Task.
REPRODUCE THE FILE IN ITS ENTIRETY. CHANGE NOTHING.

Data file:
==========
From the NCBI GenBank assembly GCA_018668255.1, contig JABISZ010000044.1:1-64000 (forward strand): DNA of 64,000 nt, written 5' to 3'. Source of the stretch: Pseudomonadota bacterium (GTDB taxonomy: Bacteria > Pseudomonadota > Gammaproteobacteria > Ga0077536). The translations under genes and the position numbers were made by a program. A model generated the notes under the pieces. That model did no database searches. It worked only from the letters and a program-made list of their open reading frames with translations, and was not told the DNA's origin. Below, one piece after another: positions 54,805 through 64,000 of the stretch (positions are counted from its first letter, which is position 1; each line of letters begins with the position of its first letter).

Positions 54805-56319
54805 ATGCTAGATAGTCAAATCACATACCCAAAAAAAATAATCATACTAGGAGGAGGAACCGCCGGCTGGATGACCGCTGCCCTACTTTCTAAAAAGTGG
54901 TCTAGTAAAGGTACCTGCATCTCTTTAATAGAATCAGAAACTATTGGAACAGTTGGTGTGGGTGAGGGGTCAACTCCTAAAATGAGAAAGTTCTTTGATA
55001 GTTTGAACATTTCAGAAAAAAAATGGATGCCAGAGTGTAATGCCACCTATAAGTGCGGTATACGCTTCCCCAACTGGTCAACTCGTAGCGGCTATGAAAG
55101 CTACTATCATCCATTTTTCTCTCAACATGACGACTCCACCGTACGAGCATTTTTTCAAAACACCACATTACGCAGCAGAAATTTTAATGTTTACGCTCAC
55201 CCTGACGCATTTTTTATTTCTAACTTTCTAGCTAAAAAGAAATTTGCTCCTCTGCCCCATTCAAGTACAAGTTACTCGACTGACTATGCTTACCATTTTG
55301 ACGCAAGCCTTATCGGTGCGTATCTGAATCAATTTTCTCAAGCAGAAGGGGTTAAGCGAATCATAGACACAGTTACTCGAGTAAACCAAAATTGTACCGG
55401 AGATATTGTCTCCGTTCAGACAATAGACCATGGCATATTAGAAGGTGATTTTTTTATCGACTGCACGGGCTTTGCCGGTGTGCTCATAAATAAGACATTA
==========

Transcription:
From the NCBI GenBank assembly GCA_018668255.1, contig JABISZ010000044.1:1-64000 (forward strand): DNA of 64,000 nt, written 5' to 3'. Source of the stretch: Pseudomonadota bacterium (GTDB taxonomy: Bacteria > Pseudomonadota > Gammaproteobacteria > Ga0077536). The translations under genes and the position numbers were made by a program. A model generated the notes under the pieces. That model did no database searches. It worked only from the letters and a program-made list of their open reading frames with translations, and was not told the DNA's origin. Below, one piece after another: positions 54,805 through 64,000 of the stretch (positions are counted from its first letter, which is position 1; each line of letters begins with the position of its first letter).

Positions 54805-56319
54805 ATGCTAGATAGTCAAATCACATACCCAAAAAAAATAATCATACTAGGAGGAGGAACCGCCGGCTGGATGACCGCTGCCCTACTTTCTAAAAAGTGG
54901 TCTAGTAAAGGTACCTGCATCTCTTTAATAGAATCAGAAACTATTGGAACAGTTGGTGTGGGTGAGGGGTCAACTCCTAAAATGAGAAAGTTCTTTGATA
55001 GTTTGAACATTTCAGAAAAAAAATGGATGCCAGAGTGTAATGCCACCTATAAGTGCGGTATACGCTTCCCCAACTGGTCAACTCGTAGCGGCTATGAAAG
55101 CTACTATCATCCATTTTTCTCTCAACATGACGACTCCACCGTACGAGCATTTTTTCAAAACACCACATTACGCAGCAGAAATTTTAATGTTTACGCTCAC
55201 CCTGACGCATTTTTTATTTCTAACTTTCTAGCTAAAAAGAAATTTGCTCCTCTGCCCCATTCAAGTACAAGTTACTCGACTGACTATGCTTACCATTTTG
55301 ACGCAAGCCTTATCGGTGCGTATCTGAATCAATTTTCTCAAGCAGAAGGGGTTAAGCGAATCATAGACACAGTTACTCGAGTAAACCAAAATTGTACCGG
55401 AGATATTGTCTCCGTTCAGACAATAGACCATGGCATATTAGAAGGTGATTTTTTTATCGACTGCACGGGCTTTGCCGGTGTGCTCATAAATAAGACATTA